We've noticed a trend taking place in the network attached storage (NAS) market. With CPU performance on the rise, NAS manufacturers have taken enterprise features from larger servers and incorporated them into lower priced NAS products. The result is more features for less money when it comes time to update your company's storage solutions.
Over the last two years, we've seen a rise in features such as cloud access to data from a NAS, 10GbE connectivity, improved iSCSI support, and now RAID 50 and RAID 60 support.
From the Thecus press release:
RAID 50 combines the advantages of RAID 5 and RAID 0, to surpass the performance of both of these lower RAID levels. RAID 50 brings improved read speeds, significantly faster write speeds, greatly improved fault tolerance, reduced access time in random access operations, and greater storage capacity. RAID 60 combines the best of RAID 6 and RAID 0, to improve further on these advances.
Compared to RAID 10, RAID 50 and 60 require much less overhead storage capacity. Therefore, they cut system costs, power usage, and physical space demands, while still retaining the ability to survive multiple drive failures that would wipe out lesser RAID systems. The greater fault tolerance of RAID 50 and 60 also means little or no loss of performance while a failed drive is swapped out and restored.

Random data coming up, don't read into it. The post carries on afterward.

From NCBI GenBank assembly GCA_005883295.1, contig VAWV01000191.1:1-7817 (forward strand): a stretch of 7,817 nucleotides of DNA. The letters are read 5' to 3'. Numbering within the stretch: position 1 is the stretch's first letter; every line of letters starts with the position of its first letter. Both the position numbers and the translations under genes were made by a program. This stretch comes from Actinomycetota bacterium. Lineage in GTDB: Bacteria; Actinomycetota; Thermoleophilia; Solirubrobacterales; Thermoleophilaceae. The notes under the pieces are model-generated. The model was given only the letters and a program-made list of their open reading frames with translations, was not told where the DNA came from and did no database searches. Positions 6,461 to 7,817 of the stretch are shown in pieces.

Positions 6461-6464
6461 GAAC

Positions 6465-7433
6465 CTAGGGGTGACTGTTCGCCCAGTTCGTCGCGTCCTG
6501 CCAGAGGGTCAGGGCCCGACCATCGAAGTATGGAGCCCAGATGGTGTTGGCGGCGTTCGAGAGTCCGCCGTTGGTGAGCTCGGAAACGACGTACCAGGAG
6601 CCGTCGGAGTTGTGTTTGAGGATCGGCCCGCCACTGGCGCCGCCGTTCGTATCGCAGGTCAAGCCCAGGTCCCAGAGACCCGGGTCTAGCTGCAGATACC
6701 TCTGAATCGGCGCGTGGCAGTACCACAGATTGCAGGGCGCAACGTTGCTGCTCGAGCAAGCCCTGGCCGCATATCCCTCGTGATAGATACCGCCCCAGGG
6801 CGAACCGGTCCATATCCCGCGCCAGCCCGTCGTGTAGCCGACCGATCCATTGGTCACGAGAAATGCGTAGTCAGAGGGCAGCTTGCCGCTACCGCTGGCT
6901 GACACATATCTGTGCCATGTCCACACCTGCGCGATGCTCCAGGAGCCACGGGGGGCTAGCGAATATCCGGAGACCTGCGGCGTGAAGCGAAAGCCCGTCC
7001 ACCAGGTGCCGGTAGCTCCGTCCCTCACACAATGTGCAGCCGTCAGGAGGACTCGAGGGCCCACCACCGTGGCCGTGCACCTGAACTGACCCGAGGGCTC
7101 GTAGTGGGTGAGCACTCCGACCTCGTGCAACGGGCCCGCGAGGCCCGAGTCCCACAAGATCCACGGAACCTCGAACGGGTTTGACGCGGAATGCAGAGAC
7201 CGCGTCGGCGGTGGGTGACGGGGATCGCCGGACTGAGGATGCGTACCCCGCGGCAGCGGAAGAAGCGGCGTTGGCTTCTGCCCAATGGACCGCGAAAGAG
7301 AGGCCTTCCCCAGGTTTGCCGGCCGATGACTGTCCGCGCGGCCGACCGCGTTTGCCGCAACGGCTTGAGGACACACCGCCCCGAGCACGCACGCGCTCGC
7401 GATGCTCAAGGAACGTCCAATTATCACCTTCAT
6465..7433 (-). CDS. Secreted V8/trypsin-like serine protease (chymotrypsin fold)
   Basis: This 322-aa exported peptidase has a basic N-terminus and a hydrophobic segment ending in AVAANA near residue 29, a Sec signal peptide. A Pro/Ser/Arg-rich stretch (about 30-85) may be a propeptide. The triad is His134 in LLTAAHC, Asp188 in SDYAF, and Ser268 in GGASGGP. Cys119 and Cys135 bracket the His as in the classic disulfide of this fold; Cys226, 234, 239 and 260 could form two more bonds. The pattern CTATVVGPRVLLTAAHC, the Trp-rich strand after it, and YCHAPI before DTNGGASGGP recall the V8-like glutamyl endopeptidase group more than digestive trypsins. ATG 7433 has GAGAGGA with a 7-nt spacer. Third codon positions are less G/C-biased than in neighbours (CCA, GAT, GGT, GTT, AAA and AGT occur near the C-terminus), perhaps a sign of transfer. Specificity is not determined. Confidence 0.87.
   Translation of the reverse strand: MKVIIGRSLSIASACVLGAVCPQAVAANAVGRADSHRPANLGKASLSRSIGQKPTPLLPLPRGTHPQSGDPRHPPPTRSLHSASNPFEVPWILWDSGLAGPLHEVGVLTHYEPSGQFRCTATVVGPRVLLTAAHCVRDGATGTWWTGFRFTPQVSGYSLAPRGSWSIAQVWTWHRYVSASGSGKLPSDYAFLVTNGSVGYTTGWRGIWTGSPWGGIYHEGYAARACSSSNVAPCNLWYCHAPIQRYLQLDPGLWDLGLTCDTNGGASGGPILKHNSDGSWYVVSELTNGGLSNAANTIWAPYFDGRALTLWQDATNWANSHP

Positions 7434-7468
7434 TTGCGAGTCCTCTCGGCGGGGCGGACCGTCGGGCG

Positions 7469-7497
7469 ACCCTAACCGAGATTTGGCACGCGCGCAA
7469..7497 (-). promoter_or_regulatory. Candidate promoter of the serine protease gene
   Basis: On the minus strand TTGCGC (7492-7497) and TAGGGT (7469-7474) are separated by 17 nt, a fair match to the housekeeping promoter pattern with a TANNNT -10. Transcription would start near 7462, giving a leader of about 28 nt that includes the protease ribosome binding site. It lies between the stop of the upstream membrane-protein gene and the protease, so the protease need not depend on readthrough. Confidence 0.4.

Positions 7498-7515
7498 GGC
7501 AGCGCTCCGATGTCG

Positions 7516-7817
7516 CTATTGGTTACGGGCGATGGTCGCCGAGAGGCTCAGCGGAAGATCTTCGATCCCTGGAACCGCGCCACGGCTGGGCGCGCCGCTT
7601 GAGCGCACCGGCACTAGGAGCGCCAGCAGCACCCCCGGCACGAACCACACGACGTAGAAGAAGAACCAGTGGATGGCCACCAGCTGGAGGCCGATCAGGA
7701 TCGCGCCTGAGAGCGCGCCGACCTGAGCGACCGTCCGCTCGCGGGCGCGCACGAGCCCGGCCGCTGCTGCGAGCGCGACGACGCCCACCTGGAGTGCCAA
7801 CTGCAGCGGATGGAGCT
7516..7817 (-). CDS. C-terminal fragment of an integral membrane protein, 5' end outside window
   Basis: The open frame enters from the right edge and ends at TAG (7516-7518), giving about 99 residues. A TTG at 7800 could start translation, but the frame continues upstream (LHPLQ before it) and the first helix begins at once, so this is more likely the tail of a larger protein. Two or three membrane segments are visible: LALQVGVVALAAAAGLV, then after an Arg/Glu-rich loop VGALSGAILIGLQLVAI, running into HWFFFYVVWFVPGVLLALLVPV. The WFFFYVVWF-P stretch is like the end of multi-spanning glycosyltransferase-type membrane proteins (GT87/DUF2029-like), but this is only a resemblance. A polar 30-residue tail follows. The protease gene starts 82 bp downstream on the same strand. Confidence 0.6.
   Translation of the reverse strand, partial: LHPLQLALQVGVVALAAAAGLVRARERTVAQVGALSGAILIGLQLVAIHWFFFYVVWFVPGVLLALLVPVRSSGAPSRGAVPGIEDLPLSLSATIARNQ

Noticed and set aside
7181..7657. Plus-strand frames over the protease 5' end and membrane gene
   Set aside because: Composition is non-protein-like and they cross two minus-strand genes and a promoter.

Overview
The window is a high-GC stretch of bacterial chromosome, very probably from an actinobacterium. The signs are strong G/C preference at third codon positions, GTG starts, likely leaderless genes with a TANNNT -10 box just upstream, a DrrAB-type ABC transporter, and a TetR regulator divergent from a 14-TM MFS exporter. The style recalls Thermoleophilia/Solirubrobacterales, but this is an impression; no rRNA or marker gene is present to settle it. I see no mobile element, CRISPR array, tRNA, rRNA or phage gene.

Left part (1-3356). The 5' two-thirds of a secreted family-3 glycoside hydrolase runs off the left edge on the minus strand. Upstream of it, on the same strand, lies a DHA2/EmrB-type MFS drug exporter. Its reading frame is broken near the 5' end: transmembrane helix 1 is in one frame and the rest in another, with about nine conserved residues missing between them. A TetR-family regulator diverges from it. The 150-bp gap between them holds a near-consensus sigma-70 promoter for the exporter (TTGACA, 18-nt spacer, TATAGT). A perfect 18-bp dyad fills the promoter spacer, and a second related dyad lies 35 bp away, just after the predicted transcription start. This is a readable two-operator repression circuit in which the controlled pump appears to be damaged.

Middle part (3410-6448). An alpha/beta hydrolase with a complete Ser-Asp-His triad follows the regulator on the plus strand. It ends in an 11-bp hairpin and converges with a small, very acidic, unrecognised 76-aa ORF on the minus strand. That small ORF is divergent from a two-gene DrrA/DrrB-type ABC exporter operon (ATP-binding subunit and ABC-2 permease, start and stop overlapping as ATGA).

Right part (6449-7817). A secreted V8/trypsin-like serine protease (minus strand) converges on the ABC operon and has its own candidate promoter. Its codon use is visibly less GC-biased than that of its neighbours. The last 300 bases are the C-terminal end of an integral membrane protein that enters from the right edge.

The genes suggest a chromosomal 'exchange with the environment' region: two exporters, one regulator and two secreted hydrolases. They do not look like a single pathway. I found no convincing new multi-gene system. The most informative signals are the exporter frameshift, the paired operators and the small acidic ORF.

Supported models with the new RAID levels are: N6850, N8900, N12000 Pro, and N16000 Pro. All four of these models also support 10GbE via an add-in card. The maximum capacity for the N6850 is 24TB, but the larger units support Thecus's new expansion units, and scale to 2.5 petabytes.
Today we're running Thecus's N8900 unit in RAID 50 and RAID 60 to see how well the new RAID level works on a unit we have in the office.
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- Page 1 [Introduction]
- Page 2 [Test System Setup]
- Page 3 [Benchmarks - Single Client CIFS Performance]
- Page 4 [Benchmarks - iSCSI Enterprise Workloads]
- Page 5 [Benchmarks - iSCSI Workload Latency]
- Page 6 [Benchmarks - Multi-Client Test]
- Page 7 [Final Thoughts]
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